JOURNAL ARTICLE
REVIEW

Anatomical Variations That Can Lead to Spine Surgery at the Wrong Level: Part III Lumbosacral Spine

Manan Shah, Dia R Halalmeh, Aubin Sandio, R Shane Tubbs, Marc D Moisi
Curēus 2020 July 28, 12 (7): e9433
32864257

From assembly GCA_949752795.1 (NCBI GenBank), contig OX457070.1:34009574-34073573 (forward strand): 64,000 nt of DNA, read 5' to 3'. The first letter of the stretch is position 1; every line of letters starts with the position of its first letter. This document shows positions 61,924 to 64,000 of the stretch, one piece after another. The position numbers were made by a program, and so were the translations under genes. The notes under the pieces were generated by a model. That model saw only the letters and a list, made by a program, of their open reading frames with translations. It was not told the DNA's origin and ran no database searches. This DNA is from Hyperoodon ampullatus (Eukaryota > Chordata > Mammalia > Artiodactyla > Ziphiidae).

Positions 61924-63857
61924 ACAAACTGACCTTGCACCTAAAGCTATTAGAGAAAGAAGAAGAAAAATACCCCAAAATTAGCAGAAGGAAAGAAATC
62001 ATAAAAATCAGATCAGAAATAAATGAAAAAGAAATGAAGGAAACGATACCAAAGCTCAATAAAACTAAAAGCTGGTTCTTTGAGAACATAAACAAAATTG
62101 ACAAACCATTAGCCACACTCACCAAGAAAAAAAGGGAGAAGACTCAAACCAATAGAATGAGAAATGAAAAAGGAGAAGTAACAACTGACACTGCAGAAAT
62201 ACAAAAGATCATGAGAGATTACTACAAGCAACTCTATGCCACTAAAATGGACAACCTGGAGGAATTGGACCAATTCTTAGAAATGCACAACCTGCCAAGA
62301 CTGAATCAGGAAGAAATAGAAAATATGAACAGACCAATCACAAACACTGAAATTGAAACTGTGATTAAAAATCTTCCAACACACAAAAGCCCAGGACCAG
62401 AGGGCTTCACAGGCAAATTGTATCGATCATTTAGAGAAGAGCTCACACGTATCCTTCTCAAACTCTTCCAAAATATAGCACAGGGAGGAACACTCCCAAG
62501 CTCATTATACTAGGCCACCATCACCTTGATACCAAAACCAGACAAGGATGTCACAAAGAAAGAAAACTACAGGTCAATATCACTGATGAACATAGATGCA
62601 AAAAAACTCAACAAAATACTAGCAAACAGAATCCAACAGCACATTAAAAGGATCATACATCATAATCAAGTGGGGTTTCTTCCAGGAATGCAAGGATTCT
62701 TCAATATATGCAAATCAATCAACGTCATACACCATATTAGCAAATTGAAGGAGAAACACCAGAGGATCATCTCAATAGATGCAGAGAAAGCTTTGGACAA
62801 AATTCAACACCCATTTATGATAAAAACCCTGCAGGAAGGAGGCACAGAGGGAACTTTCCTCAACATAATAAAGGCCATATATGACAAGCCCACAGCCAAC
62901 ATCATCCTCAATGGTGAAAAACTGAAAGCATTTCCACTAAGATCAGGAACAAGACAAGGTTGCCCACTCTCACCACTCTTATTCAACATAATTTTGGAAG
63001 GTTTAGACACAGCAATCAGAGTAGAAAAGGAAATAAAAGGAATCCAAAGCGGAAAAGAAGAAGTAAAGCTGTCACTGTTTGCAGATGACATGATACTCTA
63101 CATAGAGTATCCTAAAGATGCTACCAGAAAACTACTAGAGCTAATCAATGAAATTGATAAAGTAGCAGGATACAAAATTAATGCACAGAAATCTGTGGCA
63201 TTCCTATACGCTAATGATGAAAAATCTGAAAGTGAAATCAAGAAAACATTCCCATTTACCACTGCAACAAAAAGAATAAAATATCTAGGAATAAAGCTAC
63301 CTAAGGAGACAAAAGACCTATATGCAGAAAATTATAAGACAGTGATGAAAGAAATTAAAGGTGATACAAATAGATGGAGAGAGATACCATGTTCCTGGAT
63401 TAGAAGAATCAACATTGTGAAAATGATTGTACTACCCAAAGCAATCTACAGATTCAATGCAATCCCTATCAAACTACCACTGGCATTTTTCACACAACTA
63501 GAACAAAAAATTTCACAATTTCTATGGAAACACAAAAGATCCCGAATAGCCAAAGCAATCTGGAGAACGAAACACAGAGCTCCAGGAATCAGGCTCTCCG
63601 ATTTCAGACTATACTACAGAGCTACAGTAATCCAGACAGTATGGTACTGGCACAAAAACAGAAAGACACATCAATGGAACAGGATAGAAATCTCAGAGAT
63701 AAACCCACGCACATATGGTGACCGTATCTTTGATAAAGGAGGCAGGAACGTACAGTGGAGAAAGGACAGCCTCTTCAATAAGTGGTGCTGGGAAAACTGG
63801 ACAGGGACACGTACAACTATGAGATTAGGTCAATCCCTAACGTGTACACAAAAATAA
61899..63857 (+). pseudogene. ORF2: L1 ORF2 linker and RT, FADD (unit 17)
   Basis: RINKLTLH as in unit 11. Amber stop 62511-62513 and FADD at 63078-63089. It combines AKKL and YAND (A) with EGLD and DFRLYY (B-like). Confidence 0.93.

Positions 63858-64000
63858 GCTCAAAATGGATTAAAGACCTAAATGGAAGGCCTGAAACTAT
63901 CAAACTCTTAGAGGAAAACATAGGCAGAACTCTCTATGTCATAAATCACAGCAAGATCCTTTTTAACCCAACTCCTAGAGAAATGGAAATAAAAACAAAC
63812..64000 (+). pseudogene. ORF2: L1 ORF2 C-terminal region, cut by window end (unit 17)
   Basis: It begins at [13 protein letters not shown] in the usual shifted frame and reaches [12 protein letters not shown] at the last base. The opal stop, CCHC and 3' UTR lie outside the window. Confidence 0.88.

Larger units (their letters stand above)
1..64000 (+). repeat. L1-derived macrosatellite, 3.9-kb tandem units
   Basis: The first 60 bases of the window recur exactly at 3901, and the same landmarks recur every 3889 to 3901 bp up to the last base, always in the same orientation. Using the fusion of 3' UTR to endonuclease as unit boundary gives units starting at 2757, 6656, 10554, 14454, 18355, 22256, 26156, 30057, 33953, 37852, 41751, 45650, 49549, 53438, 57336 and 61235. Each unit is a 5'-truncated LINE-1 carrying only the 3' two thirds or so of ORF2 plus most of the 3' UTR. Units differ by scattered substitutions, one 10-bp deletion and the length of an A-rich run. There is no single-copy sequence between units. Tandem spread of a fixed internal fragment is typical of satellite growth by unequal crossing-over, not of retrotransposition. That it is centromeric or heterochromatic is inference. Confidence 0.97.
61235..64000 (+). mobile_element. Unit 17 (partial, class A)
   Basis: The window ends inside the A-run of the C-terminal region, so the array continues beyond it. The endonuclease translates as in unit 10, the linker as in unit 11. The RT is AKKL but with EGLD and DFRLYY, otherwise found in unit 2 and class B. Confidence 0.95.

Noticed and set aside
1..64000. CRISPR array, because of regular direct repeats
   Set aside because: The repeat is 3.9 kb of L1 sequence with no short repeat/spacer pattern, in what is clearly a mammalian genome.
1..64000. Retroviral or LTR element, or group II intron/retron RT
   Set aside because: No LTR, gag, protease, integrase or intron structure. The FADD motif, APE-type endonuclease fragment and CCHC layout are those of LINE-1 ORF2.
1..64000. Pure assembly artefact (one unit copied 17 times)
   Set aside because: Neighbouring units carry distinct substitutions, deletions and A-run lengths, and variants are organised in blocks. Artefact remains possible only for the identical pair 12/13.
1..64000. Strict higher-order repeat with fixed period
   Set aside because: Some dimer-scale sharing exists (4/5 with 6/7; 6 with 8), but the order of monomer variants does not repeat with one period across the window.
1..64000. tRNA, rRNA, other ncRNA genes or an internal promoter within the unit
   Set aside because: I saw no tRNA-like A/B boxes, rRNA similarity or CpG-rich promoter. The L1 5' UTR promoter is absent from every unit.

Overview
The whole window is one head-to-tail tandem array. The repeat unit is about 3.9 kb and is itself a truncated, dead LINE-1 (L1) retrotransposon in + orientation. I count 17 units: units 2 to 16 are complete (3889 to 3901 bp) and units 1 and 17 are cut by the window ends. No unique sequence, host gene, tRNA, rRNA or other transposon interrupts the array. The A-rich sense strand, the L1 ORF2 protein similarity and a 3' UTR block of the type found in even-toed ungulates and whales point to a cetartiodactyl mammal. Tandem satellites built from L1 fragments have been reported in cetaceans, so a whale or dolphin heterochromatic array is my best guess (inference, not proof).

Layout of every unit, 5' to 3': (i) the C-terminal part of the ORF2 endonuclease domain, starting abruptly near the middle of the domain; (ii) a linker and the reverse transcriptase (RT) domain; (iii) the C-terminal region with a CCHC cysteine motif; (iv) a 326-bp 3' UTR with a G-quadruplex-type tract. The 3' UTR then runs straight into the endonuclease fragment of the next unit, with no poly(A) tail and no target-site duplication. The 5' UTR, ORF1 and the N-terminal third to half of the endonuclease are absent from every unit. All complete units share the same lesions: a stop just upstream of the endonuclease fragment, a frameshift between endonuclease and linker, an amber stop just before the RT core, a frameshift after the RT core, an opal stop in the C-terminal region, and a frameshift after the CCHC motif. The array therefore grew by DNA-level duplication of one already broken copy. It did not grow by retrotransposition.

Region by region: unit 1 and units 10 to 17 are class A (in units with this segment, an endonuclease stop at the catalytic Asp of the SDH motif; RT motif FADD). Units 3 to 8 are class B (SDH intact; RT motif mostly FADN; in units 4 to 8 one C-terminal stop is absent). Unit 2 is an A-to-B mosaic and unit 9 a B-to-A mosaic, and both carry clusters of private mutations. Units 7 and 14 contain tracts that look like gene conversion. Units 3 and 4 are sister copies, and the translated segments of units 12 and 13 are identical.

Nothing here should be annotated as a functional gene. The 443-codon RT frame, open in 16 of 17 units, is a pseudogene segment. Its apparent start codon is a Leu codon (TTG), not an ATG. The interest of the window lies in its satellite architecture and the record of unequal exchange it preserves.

Spine surgery at the wrong level is an undesirable event and unique pitfall in spine surgery. It is detrimental to the relationship between the patient and the surgeon and typically results in profound medical and legal consequences. It falls under the wrong-site surgery sentinel events reporting system. This error is most frequently observed in lumbosacral spine. Several risk factors are implicated; however, anatomical variations of the lumbosacral spine are a major risk factor. The aim of this article was to provide a detailed description of these high-risk anatomical variations, including transitional vertebrae, lumbar ribs, butterfly vertebrae, hemivertebra, block/fused vertebrae, and spinal dysraphism. A literature review was performed in the database PubMed to obtain all relative English-only articles concerning these anatomical variations and their implication in the development of lumbosacral spine surgery at the wrong level. We also described patient characteristics that can lead to lumbosacral surgery at the wrong level such as tumors, infection, previous lumbosacral surgery, obesity, and osteoporosis. Certain techniques to prevent such incorrect surgery were explained. Lumbosacral spine anatomical variations are surgically significant. Awareness of their existence may provide better pre-operative planning and surgical intervention, leading to avoidance of incorrect-level surgery and potentially better clinical outcomes. In addition, collaboration with radiologists and careful examination of patient's anatomy and characteristics should be exercised, especially in difficult cases.

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